NASA just released the first images and spectra of Mars taken by the James Webb Space Telescope (JWST). The data was collected on September 5, 2022 and provides an unprecedented look at Mars given the infrared sensitivity of JWST. This data also complements data being collected by orbiters, rovers, and other telescopes. JWST can image the entire disk of Mars at one time and has the capability to capture images and spectra with the resolution that is needed to study short-term phenomena such as dust storms, weather patterns, seasonal changes, as well as processes that occur at different times in just a single observation (e.g., daytime, sunset, and nighttime).
However, there are some challenges when it comes to observing Mars. Mars is so close, so it is extremely bright. JWST is built to observe extremely faint sources of light, so its instruments are very sensitive. The bright infrared light from Mars is blinding to JWST, and would cause its detectors to saturate. Therefore, astronomers need to use special observing techniques to observe Mars. To account for the brightness, the exposure times for the images must be extremely short. The analysis of the data required some special techniques as well.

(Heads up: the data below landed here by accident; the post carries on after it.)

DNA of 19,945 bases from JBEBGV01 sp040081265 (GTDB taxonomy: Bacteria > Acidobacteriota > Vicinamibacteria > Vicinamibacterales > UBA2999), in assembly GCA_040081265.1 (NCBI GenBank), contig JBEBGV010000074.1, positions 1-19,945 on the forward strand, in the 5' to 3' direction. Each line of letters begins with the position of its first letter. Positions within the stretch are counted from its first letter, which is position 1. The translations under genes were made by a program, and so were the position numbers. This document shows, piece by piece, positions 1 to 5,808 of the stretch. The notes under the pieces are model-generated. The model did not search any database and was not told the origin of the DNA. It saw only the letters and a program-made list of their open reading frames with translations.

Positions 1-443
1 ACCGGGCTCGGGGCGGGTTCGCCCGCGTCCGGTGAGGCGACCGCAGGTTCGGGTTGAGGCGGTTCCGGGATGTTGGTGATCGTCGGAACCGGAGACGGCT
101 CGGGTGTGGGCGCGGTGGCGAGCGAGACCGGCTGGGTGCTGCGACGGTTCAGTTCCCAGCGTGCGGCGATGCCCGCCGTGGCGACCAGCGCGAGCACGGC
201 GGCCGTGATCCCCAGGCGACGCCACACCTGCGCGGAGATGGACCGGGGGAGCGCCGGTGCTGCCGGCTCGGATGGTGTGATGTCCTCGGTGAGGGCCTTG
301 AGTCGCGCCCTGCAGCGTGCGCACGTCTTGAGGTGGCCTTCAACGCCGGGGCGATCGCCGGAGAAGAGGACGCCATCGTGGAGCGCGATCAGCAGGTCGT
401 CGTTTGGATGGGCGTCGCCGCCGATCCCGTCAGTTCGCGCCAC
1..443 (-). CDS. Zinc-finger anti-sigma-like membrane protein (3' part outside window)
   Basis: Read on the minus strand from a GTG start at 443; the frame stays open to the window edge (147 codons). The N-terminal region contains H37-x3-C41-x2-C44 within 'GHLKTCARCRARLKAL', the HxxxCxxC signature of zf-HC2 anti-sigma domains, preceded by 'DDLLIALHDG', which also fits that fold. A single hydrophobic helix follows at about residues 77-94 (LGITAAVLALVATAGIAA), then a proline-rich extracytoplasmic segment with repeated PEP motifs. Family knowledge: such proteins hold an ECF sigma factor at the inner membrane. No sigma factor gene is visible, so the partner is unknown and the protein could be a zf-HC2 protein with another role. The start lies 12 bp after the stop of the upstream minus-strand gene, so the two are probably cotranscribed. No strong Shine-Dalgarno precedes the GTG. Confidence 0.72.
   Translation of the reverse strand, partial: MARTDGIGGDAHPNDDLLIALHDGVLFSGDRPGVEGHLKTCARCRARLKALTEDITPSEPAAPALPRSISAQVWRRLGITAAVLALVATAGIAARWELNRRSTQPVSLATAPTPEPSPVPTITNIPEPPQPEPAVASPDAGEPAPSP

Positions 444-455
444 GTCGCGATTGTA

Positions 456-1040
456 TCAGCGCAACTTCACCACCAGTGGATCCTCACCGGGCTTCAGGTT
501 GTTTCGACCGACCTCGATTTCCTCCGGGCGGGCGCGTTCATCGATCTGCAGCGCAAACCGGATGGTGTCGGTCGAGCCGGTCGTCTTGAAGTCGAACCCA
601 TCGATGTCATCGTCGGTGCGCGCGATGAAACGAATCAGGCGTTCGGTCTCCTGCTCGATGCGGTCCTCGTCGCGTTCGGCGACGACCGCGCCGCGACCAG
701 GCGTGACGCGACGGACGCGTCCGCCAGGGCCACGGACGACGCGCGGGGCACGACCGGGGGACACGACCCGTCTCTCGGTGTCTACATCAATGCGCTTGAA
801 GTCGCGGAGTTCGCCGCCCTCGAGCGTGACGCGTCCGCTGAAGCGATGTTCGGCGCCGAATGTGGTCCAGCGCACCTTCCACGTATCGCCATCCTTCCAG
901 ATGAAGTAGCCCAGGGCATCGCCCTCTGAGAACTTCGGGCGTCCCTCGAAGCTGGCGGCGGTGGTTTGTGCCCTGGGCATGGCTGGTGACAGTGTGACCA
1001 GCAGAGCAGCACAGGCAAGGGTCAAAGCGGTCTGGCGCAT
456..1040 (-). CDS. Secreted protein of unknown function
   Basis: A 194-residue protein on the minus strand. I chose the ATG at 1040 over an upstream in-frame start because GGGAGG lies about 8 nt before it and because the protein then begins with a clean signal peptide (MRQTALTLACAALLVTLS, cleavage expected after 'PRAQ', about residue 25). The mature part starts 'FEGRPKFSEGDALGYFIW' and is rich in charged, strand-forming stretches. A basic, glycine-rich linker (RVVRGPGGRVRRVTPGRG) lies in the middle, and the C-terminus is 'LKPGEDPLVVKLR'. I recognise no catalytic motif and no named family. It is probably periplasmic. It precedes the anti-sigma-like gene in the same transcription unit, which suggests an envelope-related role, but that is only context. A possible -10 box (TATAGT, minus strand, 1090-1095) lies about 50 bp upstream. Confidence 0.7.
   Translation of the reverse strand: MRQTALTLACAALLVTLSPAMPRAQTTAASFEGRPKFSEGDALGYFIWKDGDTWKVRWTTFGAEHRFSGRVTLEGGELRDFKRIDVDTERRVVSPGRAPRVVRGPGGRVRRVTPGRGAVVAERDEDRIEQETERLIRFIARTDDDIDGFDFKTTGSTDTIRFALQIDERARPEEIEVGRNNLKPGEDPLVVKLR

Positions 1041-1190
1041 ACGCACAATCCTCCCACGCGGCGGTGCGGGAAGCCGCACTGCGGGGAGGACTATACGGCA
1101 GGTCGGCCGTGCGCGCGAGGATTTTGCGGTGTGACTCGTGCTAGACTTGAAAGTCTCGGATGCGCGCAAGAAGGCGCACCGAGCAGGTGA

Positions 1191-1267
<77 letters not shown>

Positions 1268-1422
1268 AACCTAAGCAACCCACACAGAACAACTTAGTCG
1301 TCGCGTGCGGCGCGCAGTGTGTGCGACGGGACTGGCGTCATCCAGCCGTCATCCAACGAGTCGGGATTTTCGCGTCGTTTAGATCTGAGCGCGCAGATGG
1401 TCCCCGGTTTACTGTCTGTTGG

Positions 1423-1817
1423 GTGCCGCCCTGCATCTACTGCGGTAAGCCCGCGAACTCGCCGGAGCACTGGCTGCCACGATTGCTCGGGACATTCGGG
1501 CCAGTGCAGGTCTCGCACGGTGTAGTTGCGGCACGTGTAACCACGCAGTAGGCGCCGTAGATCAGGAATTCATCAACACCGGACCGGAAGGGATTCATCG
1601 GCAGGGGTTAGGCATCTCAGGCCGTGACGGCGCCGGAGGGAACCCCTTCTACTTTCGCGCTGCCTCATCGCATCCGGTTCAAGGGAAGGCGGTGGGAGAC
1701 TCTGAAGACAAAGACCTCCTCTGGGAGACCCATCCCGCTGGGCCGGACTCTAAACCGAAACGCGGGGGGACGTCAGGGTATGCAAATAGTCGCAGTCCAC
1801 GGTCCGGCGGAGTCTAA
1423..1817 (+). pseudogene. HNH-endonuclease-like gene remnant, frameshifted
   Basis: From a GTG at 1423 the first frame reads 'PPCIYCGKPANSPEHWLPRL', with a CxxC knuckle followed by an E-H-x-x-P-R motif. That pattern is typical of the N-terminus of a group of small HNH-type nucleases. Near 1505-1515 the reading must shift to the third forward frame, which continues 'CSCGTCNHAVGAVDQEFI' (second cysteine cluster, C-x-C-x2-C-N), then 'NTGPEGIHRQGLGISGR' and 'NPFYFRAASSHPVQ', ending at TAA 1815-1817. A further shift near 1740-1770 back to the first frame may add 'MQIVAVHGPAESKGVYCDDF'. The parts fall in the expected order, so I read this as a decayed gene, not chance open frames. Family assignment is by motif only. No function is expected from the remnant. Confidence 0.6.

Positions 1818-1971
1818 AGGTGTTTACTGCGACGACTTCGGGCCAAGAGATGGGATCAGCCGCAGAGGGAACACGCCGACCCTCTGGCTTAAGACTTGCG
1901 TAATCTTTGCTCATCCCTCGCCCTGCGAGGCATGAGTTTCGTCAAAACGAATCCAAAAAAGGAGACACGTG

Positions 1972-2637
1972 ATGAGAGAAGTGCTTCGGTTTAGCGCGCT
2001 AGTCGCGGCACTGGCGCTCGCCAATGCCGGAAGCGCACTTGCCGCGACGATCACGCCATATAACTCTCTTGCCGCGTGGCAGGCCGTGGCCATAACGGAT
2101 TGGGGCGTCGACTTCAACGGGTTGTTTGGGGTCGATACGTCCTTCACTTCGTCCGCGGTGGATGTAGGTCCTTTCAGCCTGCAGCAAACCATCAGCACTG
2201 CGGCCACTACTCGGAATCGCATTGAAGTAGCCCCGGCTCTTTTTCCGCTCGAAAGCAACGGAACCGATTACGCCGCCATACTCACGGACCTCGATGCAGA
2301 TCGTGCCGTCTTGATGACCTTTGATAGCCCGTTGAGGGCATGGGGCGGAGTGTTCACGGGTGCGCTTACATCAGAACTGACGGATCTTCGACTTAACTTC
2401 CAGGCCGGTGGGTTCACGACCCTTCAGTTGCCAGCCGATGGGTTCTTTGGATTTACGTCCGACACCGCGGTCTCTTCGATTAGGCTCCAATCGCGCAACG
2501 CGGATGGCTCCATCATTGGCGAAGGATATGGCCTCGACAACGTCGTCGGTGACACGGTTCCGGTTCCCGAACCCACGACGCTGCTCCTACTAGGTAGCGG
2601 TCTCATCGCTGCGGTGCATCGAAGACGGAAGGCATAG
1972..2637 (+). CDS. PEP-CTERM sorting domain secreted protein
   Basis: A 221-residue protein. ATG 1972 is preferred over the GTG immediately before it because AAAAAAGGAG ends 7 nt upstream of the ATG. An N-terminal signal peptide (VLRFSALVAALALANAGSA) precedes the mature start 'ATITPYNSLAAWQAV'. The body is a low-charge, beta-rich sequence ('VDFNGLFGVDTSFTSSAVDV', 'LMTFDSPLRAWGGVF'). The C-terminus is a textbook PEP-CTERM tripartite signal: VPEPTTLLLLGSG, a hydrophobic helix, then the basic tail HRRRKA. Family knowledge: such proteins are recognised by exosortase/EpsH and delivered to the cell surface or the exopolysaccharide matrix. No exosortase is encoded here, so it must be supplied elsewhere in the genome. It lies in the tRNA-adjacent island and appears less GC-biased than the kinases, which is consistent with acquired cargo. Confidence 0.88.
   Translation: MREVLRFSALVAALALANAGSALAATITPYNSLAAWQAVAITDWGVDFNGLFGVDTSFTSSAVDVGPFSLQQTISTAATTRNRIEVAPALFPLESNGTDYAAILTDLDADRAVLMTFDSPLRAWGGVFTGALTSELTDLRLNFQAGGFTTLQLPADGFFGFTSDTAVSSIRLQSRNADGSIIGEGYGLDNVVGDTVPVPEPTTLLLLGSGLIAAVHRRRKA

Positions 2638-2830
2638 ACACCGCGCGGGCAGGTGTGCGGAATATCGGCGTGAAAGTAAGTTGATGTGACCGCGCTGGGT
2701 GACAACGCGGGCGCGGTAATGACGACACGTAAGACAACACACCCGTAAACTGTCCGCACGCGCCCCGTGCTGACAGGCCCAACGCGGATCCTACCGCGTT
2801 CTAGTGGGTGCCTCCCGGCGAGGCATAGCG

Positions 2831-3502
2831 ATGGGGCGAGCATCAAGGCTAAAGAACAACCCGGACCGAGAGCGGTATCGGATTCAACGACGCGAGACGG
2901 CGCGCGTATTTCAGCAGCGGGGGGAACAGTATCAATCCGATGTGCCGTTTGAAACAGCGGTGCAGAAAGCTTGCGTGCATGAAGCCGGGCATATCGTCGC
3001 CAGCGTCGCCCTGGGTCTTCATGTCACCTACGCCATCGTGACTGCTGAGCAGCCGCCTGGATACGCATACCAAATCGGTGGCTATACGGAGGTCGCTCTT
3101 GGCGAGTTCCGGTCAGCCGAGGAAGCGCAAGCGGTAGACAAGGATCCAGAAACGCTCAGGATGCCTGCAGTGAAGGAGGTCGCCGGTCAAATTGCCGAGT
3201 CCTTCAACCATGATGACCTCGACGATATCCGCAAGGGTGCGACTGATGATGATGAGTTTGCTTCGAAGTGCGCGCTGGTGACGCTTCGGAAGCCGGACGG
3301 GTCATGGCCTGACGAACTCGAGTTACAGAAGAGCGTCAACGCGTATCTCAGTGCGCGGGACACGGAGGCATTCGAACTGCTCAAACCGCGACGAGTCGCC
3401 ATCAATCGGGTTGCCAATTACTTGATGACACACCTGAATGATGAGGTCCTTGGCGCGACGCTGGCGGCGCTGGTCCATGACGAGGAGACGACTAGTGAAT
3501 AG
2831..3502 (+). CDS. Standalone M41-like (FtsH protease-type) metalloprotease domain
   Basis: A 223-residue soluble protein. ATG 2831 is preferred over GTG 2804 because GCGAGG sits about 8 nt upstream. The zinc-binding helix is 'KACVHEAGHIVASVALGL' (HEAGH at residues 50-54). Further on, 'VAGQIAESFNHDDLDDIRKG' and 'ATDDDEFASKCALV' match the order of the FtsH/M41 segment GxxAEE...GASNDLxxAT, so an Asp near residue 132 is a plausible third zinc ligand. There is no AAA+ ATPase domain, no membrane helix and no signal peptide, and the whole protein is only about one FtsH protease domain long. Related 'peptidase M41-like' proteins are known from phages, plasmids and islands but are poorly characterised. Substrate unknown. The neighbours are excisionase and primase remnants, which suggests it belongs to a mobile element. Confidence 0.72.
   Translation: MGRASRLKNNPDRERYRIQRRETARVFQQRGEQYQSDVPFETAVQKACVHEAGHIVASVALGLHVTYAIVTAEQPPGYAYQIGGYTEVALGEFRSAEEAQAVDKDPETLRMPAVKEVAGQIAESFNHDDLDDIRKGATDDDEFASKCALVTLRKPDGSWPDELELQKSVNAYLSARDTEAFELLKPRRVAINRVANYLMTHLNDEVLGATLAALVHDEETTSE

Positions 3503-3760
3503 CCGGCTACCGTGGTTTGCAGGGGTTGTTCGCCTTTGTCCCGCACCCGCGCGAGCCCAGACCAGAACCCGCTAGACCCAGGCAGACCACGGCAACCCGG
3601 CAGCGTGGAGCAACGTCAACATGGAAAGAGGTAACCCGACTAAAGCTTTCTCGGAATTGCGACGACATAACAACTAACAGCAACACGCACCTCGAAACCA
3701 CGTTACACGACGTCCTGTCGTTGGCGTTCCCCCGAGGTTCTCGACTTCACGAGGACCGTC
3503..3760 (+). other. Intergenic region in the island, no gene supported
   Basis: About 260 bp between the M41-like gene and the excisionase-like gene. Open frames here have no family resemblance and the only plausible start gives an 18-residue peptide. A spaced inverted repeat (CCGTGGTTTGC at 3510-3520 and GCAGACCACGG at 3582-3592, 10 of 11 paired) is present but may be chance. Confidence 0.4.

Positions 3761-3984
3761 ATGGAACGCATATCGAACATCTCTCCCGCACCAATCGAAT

The first images of Mars were captured by the Near-Infrared Camera (NIRCam) at both 2.1 microns and 4.3 microns. The images below show regions of the planet’s eastern hemisphere; the two images from JWST are included on the right and a surface reference map from NASA and the Mars Orbiter Laser Altimeter (MOLA) is included on the left, with overlays of the NIRCam instrument fields of view, corresponding to the images. The 2.1 micron image is dominated by reflected sunlight, and reveals surface details similar to the visible light image on the left. The 4.3 micron image shows thermal emission – or light that is given off by the planet as it loses heat – and is related to the temperature of the surface and the atmosphere. The brightest region is therefore where the Sun is almost directly overhead, since it is the warmest. However, temperature is not the only factor that affects the amount of light detected at this wavelength. We can also see how light is being absorbed by carbon dioxide molecules in the atmosphere, the impact of which is most obvious when looking towards Hellas Basin.
The first near-infrared spectrum of Mars captured by JWST was taken with the Near-Infrared Spectrograph (NIRSpec). The spectrum below represents all the light from the planet as a whole. The spectrum itself is dominated by reflected sunlight at wavelengths shorter than 3 microns and thermal emission at longer wavelengths. Analysis of the features of the spectrum give astronomers information about the surface and atmosphere of the planet. The spectrum shows evidence of carbon dioxide, carbon monoxide, and water in the atmosphere of Mars. Information about the abundance of these molecules can be gleaned from the spectrum.
In the future, astronomers will use data from JWST to explore regional differences across Mars, and will search for trace molecular species in the atmosphere, such as methane and hydrogen chloride.
Source: The European Space Agency